State policymakers get what they have coming

Help Me: I have a teenager  The Associated Press has a legitimately scathing story, “R.I. Grapples With Faulty Teen Jail Bill.”

It’s right on the money.

George is one of about 40 teenagers who have been jailed in the state prison under a new law that treats 17-year-olds as adults in the court system. Billed as a way to save money, youth advocates, judges and the attorney general sounded the alarm early that the proposal might actually be more expensive, and could hurt children.

Now, four months after the measure passed the Legislature, state officials admit their mistake: It’s unlikely to cut costs, it has created confusion in the court system and it is imprisoning teenage offenders who might have been sent home with their parents instead.

It continues:

State officials say it happened because the chain of people responsible for the proposal — who drew it up, signed off on it, forwarded it to lawmakers and voted it into law — never thoroughly researched it and ignored warnings. Now, they’re pointing fingers, and grappling with how to fix it.

“Never underestimate the incompetence of government,” said Steven Brown, executive director of the state branch of the American Civil Liberties Union, who wants 17-year-old offenders back in juvenile courts. “I think there’s a lot of blame to go around.”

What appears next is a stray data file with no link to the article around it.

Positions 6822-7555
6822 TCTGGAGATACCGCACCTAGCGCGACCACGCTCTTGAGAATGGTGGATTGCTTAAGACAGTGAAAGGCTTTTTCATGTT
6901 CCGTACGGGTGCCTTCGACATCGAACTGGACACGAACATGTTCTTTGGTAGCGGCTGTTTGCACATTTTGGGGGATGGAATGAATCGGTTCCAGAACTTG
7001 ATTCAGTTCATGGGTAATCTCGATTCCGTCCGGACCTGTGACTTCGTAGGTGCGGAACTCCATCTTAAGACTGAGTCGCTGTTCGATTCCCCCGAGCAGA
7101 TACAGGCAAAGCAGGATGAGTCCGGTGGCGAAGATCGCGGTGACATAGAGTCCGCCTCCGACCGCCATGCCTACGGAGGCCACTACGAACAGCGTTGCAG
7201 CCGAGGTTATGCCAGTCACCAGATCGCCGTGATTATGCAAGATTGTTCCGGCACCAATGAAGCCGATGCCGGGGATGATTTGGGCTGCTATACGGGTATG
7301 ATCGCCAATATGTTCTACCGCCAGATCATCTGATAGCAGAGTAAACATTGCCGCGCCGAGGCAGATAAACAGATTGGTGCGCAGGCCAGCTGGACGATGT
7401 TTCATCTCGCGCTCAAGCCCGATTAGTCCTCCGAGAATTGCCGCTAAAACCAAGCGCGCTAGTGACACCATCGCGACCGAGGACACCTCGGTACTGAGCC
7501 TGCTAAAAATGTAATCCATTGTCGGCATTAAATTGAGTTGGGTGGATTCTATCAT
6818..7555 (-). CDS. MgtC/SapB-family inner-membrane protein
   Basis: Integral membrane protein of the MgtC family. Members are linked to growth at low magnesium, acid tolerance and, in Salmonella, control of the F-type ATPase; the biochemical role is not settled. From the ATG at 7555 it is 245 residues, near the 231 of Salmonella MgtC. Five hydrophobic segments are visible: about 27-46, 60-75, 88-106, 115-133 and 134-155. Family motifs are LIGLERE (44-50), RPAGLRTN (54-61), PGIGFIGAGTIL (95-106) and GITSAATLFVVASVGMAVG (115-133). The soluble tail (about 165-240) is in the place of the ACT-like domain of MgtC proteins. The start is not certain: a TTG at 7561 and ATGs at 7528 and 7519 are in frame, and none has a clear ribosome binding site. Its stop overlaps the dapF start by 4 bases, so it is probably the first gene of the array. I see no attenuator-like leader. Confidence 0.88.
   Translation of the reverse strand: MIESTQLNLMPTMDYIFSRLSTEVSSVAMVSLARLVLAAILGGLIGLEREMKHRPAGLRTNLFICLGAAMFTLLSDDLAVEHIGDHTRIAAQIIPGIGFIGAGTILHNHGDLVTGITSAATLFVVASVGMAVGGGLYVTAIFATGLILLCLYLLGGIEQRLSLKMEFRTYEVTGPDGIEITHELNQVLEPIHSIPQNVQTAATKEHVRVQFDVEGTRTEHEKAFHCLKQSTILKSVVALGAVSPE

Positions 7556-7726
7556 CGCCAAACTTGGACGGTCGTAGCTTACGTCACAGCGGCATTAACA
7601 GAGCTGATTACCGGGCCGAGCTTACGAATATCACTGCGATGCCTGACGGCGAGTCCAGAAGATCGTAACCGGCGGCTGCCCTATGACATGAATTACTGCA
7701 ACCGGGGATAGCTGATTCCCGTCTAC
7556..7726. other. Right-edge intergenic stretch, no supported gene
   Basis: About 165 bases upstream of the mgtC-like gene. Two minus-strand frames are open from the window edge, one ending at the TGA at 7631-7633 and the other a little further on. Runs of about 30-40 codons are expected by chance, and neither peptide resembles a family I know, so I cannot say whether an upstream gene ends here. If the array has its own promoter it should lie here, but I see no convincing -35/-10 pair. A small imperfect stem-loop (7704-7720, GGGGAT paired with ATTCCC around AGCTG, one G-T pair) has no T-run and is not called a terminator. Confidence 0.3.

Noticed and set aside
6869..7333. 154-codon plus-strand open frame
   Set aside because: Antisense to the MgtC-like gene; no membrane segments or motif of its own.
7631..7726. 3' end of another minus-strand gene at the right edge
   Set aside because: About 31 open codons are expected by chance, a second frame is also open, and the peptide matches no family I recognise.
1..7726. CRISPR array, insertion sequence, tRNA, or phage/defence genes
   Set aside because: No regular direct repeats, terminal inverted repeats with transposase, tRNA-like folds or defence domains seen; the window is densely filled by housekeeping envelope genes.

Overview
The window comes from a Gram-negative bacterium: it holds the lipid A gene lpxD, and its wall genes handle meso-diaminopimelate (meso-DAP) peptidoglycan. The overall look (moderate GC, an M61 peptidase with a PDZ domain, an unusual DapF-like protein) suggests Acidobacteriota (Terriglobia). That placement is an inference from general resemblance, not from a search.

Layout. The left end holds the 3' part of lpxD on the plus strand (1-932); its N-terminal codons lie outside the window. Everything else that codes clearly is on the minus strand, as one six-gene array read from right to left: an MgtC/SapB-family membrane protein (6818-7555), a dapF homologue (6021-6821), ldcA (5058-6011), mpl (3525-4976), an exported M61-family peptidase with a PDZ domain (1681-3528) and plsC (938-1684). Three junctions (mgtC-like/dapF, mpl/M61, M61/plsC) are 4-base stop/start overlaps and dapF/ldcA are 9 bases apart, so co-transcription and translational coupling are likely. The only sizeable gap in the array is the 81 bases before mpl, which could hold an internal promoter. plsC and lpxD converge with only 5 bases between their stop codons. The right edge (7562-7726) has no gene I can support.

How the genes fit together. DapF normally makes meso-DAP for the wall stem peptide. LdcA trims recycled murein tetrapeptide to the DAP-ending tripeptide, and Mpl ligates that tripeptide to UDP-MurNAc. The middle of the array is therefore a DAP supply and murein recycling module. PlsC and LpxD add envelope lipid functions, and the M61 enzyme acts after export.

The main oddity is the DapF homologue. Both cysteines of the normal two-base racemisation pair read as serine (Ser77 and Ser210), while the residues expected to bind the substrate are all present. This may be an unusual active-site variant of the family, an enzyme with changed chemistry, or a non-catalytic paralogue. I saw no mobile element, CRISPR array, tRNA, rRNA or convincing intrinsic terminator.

Yes, the budget’s a weighty document, hundreds of pages long. But there is simply no excuse for having passed this legislation, and there were many activists who spent the last weeks of the session trying to convince the General Assembly to reconsider the proposal. Their pleas were actively ignored.

I’m proud to have voted against the budget article containing this language, and to have spoken out against it during and after the session. To not take this issue up during the likely October reconvening of the Assembly will only compound the embarrassment — and compound the tragic effects this legislation will continue to have on Rhode Island’s families and the state’s already substantial budgetary woes.

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